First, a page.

This project, funded by the Mellon Foundation and initiated in 2007, aims to database and image all the Latin American type specimens held in the Kew Herbarium. The specimens and information will become available from the ALUKA website (a not-for-profit international collaboration of educational and cultural institutions), together with those from other participating organisations in Latin America, Europe and the USA. They are also available from Kew's online Herbarium Catalogue HERBCAT.
Interactive key to the flowering plants of the Neotropics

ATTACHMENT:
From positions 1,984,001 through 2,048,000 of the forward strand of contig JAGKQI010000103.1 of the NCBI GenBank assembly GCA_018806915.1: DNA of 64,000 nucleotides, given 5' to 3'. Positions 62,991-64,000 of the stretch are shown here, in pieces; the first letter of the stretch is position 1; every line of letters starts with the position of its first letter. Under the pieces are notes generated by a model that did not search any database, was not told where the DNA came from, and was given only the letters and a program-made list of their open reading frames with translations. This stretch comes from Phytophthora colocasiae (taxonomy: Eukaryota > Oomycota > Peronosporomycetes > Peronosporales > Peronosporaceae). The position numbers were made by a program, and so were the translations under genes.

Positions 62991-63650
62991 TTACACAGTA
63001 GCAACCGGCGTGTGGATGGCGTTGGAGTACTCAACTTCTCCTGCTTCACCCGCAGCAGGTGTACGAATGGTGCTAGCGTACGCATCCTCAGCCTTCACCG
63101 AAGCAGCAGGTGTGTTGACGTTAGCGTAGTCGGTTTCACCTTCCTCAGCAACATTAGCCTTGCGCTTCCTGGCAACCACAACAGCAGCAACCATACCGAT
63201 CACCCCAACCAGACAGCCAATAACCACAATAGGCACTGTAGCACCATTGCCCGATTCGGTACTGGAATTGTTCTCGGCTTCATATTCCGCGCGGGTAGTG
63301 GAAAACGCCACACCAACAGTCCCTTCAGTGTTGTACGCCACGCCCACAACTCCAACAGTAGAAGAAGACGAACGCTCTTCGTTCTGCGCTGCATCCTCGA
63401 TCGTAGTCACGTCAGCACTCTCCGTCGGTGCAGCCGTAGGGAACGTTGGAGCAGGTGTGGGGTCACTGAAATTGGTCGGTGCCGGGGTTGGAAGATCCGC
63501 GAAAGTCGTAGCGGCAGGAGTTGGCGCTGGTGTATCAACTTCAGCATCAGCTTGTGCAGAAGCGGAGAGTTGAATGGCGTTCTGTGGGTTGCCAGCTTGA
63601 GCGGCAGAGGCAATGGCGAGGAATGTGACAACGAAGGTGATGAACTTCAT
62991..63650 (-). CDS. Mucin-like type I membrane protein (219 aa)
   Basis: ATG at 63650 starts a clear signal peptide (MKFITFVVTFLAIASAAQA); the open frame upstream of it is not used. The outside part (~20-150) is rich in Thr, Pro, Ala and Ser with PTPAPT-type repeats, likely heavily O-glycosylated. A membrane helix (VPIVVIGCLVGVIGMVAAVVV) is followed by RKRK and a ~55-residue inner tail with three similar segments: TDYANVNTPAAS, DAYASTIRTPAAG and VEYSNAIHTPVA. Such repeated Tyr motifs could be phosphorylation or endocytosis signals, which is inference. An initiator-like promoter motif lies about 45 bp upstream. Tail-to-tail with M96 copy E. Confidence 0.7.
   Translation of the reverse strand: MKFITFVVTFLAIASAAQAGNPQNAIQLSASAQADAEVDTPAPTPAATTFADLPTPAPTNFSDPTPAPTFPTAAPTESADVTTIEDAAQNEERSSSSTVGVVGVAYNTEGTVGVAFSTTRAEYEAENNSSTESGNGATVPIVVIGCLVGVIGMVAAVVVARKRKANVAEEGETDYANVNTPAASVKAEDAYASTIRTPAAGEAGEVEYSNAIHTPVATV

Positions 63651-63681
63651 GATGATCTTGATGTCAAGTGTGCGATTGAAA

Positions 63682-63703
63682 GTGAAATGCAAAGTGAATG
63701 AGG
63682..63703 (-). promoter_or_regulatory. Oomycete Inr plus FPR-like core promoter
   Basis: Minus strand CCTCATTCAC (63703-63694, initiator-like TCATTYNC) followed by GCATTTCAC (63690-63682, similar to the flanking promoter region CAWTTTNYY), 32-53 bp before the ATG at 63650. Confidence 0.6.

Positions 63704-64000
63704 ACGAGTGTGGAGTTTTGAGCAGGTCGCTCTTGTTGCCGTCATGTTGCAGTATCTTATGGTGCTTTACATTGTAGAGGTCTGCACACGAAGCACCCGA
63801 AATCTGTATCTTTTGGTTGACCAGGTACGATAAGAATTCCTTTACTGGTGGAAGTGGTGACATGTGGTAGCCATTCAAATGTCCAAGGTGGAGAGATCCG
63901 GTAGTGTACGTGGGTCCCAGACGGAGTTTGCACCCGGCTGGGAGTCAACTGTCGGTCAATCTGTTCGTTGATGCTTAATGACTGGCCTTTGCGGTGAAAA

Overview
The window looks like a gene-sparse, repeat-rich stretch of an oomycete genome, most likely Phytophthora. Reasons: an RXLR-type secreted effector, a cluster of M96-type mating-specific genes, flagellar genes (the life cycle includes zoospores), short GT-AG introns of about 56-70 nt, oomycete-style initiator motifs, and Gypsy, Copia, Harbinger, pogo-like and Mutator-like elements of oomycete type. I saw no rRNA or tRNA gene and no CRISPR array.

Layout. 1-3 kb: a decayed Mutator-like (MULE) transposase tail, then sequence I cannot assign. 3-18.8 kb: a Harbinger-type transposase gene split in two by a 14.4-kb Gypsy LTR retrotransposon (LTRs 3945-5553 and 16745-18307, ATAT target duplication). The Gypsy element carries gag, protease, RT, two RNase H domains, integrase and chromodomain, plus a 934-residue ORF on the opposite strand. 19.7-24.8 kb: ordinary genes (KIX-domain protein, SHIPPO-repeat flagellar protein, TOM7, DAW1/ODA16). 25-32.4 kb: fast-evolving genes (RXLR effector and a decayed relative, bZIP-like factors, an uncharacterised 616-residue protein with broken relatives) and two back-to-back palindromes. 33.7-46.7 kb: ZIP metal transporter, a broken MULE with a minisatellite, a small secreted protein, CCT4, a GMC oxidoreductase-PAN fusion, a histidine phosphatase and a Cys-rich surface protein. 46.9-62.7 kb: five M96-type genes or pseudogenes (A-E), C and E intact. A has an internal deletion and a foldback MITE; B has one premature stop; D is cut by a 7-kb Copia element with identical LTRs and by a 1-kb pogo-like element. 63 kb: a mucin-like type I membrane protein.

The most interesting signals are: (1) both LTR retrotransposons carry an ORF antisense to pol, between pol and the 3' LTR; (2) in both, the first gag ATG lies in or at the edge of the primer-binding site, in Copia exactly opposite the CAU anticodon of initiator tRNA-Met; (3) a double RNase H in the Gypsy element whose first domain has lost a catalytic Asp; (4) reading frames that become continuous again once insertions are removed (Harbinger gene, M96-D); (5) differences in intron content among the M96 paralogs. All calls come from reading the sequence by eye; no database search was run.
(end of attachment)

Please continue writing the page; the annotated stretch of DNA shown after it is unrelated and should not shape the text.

Kew is developing an interactive, multi-access key to the flowering plant families of the Neotropics. The key, based on LUCID 3 software, will be available on the Internet at no charge. It is being designed for use by specialists and non-specialists alike, with images to aid the identification process.
This is a collaborative project involving taxonomic specialists and generalists from many countries.
Conservation & sustainable management of dry forest in South Coast Peru
The Huarango (Prosopis pallida) forests of the south coast of Peru are among the most highly threatened ecosystems on earth. The majority of Huarango forests have been cleared for industrial fuel and large-scale agriculture. The few remaining relics are suffering illegal felling and burning for the production of charcoal, sold in the cities. The region (Ica and Nazca) is home to over 600,000 people, most of whom are very poor and have few economic resources.